With 15 minutes left and the president and the GOP senators pushing hard for the final vote. With Ms Davis still standing, still not going to the restroom, still not drinking, still not yielding the floor. With the need to hurry this along or wait until later….
The crowd went INSANE.
I literally have chills and am tearing up remembering it.
The crowd did not stop. They screamed and screamed they stomped. The president could not be heard with the microphone. The secretary could not be heard to call roll call on the vote. The Senators could not hear what they were even voting on and later many admitted they didn’t know if they were voting on the bill or on the previous challenge to the filibuster.
And yet, the crowd DID NOT STOP.
The senators fighting to stop this bill were waving fingers at the gallery. They were talking pictures for the love of man.
And yet, the crowd DID NOT STOP.
The officers started escorting people out and those people put up a fight. They handcuffed little old ladies. They drug and pushed people out.
And still they DID NOT STOP.
The president said if they could have order, Ms Davis would be allowed to continue and no vote would be taken until that was done.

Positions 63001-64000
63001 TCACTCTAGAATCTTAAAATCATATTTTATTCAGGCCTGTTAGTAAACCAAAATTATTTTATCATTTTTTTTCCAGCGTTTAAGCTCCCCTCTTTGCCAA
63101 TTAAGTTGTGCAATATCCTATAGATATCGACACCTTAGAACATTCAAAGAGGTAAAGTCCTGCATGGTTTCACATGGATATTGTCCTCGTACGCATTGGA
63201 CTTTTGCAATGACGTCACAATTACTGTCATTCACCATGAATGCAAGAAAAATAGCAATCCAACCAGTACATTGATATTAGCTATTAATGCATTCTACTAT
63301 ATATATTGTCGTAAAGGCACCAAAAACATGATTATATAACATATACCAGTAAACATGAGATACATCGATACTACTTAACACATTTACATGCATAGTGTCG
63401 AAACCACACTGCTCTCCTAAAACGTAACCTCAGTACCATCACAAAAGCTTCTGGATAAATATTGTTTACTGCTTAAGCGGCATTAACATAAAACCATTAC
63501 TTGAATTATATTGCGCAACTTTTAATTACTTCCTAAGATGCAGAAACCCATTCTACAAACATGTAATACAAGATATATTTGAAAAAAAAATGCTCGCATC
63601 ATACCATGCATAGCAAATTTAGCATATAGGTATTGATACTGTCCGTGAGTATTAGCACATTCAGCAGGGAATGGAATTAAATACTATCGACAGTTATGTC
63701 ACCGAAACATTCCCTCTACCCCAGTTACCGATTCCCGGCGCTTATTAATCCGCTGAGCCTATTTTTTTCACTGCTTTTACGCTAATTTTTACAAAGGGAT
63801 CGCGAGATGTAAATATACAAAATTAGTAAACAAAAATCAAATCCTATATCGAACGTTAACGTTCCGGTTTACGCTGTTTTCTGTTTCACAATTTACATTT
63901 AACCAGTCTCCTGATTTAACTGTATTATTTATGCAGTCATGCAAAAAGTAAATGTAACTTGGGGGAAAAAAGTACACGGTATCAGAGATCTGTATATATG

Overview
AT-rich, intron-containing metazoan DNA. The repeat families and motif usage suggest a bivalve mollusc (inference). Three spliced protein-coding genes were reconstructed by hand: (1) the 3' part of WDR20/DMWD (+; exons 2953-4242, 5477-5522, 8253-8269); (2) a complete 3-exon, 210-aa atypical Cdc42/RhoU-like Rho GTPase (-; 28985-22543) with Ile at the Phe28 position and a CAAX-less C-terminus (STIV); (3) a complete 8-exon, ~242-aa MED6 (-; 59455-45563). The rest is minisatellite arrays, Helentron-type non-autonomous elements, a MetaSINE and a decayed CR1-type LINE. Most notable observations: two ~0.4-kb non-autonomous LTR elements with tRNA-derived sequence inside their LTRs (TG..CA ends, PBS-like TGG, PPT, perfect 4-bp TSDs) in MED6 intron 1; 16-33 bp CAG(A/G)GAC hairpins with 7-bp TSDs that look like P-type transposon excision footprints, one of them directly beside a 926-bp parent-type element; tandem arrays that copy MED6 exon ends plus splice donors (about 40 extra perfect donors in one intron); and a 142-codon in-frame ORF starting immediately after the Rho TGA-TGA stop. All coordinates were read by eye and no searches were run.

The crowd could not hear him. The crowd DID NOT STOP.
They screamed and screamed until 3 minutes after the midnight deadline.
The president gathered the senators around him and tried for a vote. But he could not be heard and the time stamp on the vote was at 12:02.
The vote did not count and the bill did not pass.
When the pictures of the crowd in the capitol and outside of it came through I was in tears. So many people fighting for their rights. So many amazing people there. And they STOPPED THE VOTE.
I am happy this bill did not pass.
I am so much more amazed to see that our political system really can work, and that the people really can have a say. That we really do have power to change things. If that crowd had not been there last night, the president would have simply mowed over all of the arguments and called for a vote. And the bill would have passed based on the vote that didn’t actually count. If those people hadn’t said “spending 2 days in jail is worth my individual rights” and stayed there and screamed and stopped the bill, it would have passed even though there were obviously a lot of people who didn’t support it.
I have never seen anything like this.
I was so pumped last night I couldn’t sleep. I was so amazed by this spectacle.
If you didn’t have a chance to watch it, google SB5 and try to watch the last 40 minutes. Or at least the last 20. It was so amazing to see people making a difference in their own lives. Taking responsibility out of the hands of the privileged and making it their own.
Now, now I have a new direction in my political views. I will always remember that I DO have the power to make a difference, and I will get out there and help make it happen.